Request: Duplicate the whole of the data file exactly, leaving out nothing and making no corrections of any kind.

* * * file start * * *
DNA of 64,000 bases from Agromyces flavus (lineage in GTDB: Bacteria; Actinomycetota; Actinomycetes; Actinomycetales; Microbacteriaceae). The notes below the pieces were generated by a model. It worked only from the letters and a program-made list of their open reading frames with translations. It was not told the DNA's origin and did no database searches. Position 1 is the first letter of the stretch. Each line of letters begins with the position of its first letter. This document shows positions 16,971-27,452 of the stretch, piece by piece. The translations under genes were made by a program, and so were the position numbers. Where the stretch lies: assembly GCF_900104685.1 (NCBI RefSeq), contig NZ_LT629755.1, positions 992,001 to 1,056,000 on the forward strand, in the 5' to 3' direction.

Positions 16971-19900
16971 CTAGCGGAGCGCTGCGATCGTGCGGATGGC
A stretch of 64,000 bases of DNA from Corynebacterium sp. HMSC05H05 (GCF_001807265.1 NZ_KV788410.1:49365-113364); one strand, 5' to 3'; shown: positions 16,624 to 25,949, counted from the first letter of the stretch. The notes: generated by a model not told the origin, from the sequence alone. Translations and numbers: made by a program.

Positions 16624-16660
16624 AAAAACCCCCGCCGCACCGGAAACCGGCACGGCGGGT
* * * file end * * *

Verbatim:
DNA of 64,000 bases from Agromyces flavus (lineage in GTDB: Bacteria; Actinomycetota; Actinomycetes; Actinomycetales; Microbacteriaceae). The notes below the pieces were generated by a model. It worked only from the letters and a program-made list of their open reading frames with translations. It was not told the DNA's origin and did no database searches. Position 1 is the first letter of the stretch. Each line of letters begins with the position of its first letter. This document shows positions 16,971-27,452 of the stretch, piece by piece. The translations under genes were made by a program, and so were the position numbers. Where the stretch lies: assembly GCF_900104685.1 (NCBI RefSeq), contig NZ_LT629755.1, positions 992,001 to 1,056,000 on the forward strand, in the 5' to 3' direction.

Positions 16971-19900
16971 CTAGCGGAGCGCTGCGATCGTGCGGATGGC
A stretch of 64,000 bases of DNA from Corynebacterium sp. HMSC05H05 (GCF_001807265.1 NZ_KV788410.1:49365-113364); one strand, 5' to 3'; shown: positions 16,624 to 25,949, counted from the first letter of the stretch. The notes: generated by a model not told the origin, from the sequence alone. Translations and numbers: made by a program.

Positions 16624-16660
16624 AAAAACCCCCGCCGCACCGGAAACCGGCACGGCGGGT